many of them to be afflicted with nightmare, for that was
the day on which, as they say, " every hill was covered
with European troops, which, moving closer and closer,
threatened and meted out destruction on every side."

On intelligence being brought in at 2 p.m. on the 6th
that Meseni was in hiding a short distance off, three
squadrons hurriedly left Thring's Post, only, however, to
find, after proceeding a couple of miles, that the place
was at least nine miles from camp, and required a much
larger force to deal with. The troops accordingly returned
to camp. Orders were issued the same night that all
mounted troops of Leuchars', Woolls-Sampson's and
Mackay's columns were to move out at 3.30 a.m. on
the 7th in the direction of Glendale. Fortunately there
was a bright moon.

Woolls-Sampson's men took the right. After making
a long detour, they, approaching on the west, reached the
appointed rendezvous, Mzonono gorge, shortly after day-
break, and got into touch with Mackay, who had moved
to the east side from the north. Leuchars was to have
closed the bottom end from the south-east, but he arrived
late, owing to having been conducted along the wrong
road. McKenzie, who was with Mackay's column, caused
the bush in the gorge to be driven, but without result.
Woolls-Sampson's and Mackay's men subsequently went
to the top of hills overlooking the Kearsney sugar planta-
tions and searched some caves near there. Leuchars, in
the meantime, drove a valley on the east. During the
day, thirteen prisoners were taken and six rebels killed.
Tpr. Reed, N.C., accidentally shot himself through one of
his lungs, but the injury luckily did not prove fatal.

The troops returned the same afternoon to Thring's
Post, without having been able to ascertain the Chief's
whereabouts. 1

^ At 3 a.m. on the 15th, a fire suddenly broke out at the field hospital,
Thring's Post, owing to a hurricane blowing about fragments from
a burning rubbisli heap. The medical officer (Dr. R. Milner Smyth)
assisted jjy others, succeeded with considerable difficulty, in rescuing
the patients (one of thenn, the man referred to in the text) frona their
burning tents.


With the object of dispersing a body of rebels, said to
be between Spitzkop and Riet valley, Barker was in-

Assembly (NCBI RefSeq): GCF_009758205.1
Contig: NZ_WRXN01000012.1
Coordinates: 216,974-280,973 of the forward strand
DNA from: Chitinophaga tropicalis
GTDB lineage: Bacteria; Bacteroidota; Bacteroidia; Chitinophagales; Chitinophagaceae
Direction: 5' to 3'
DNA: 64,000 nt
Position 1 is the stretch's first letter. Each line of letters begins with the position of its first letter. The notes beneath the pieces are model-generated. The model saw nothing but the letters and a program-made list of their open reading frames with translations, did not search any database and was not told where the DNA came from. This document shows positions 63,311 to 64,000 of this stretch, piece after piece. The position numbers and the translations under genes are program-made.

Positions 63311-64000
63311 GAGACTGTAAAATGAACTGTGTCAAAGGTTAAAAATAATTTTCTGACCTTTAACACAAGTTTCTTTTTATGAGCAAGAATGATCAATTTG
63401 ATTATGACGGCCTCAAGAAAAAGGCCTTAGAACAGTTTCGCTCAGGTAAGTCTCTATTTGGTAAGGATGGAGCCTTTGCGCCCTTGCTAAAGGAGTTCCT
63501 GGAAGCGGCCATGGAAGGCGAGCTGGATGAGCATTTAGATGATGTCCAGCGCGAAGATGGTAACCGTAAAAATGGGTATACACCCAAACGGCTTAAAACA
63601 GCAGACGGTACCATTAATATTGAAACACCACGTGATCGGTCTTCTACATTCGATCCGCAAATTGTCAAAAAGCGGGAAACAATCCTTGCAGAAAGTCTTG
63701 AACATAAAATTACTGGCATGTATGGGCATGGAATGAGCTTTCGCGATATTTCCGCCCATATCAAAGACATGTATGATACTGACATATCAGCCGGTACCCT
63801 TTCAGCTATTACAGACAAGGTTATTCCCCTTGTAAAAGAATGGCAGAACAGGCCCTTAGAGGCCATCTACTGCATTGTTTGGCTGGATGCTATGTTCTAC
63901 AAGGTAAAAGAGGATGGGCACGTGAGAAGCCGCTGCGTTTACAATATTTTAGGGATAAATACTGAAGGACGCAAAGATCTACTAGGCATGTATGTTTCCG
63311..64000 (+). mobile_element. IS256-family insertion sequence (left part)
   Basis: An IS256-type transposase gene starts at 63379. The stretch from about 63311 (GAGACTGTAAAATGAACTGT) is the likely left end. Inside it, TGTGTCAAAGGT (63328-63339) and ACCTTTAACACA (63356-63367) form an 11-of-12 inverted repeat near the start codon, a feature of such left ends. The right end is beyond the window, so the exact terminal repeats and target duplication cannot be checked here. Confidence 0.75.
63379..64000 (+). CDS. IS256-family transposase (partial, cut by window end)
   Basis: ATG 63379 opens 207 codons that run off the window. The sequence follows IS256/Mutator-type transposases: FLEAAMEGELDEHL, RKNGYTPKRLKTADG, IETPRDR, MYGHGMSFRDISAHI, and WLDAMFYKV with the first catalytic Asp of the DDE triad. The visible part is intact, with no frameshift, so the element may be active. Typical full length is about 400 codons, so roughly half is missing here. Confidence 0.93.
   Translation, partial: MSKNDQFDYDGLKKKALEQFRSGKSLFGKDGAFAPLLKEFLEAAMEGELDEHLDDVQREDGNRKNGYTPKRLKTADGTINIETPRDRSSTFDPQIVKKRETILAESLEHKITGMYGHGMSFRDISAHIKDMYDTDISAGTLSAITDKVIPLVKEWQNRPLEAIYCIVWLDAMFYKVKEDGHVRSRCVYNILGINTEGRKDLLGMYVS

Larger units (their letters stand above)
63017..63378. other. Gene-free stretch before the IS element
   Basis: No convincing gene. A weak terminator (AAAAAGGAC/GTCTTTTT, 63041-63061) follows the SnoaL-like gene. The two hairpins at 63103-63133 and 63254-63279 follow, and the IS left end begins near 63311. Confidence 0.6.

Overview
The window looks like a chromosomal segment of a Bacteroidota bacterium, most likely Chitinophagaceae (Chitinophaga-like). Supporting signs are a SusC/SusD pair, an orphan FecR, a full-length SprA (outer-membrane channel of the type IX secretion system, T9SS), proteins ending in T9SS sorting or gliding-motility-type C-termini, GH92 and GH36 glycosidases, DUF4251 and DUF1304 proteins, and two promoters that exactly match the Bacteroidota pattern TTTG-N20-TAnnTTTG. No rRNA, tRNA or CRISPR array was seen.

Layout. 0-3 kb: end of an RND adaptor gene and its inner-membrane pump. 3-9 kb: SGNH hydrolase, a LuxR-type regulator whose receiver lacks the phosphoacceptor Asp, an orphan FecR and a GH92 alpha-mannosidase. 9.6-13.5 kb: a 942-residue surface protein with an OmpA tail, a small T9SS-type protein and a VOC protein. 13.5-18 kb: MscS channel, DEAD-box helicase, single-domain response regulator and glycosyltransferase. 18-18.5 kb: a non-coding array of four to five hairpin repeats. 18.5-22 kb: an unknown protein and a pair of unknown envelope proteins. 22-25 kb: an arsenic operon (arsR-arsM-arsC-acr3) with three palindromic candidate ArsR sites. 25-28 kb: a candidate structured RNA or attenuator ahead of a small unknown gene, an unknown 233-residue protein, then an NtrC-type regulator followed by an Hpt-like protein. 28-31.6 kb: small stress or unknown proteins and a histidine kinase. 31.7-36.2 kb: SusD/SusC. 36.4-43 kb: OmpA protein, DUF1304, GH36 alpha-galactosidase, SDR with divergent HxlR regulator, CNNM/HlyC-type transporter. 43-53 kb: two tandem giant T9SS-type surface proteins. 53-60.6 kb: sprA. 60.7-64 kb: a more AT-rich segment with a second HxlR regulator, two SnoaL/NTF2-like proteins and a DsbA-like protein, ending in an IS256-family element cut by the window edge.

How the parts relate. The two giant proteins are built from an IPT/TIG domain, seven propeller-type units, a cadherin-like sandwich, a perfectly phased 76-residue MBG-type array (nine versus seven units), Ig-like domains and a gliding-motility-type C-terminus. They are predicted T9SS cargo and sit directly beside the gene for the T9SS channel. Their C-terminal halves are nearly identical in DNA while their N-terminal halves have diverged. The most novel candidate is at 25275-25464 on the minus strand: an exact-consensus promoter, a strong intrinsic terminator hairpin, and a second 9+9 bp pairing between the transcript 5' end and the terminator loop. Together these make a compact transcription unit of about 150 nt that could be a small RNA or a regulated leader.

structed to move his column towards the upper portion
of Umhlali river. A company N.R., was, at the same
time, detached from Royston's column (which had just
reached Dundee), and ordered to proceed by rail to join




It was clear from the outset that the impis that attacked
the convoy at Macrae's on the 2nd July had come from
Matshwili, Ntshingumuzi and Ngobizembe's tribes. Of
these, the leadmg spirit was undoubtedly Matshwili ^ of
the Mtetwa tribe. Intelhgence went to show that a force
of some eight companies of the rebels, i.e. between 400 to
600 men, was concealed in his ward in deep ravines at
Izinsimba, a tributary of the Tugela. These rebels,
although they had failed to annihilate Campbell, were
awaiting favourable developments in other parts to amal-
gamate, or effectively co-operate, with the impis of
Meseni, Ndhlovu and others. Only by striking decisively
was it possible for McKenzie to break down the wide-
spread disaffection in Mapumulo, Lower Tugela and
Ndwedwe divisions, all thickly inhabited by uncivilized

As soon as the principal rebel force had been disposed
of, attention was turned to that of Matshwili. McKenzie
decided to surround this impi in the same way that had
been attempted in Umvoti valley. The situation de-
manded celerity of action. With such crafty foes, action

^ Grandson of the famous Dingiswayo, initiator of the modern Zulu
military system.

When questioned by Natives as to who had given him orders to start
hostilities in a country belonging to the Government, Matshwili is said
to have replied : " If you don't keep quiet, I'll shoot you."


within twenty-four hours or so might meet with success,
when a couple of days would result in absolute failure.
The problem, however, was not of such vast dimensions
as that in Umvoti valley, but, in view of the rugged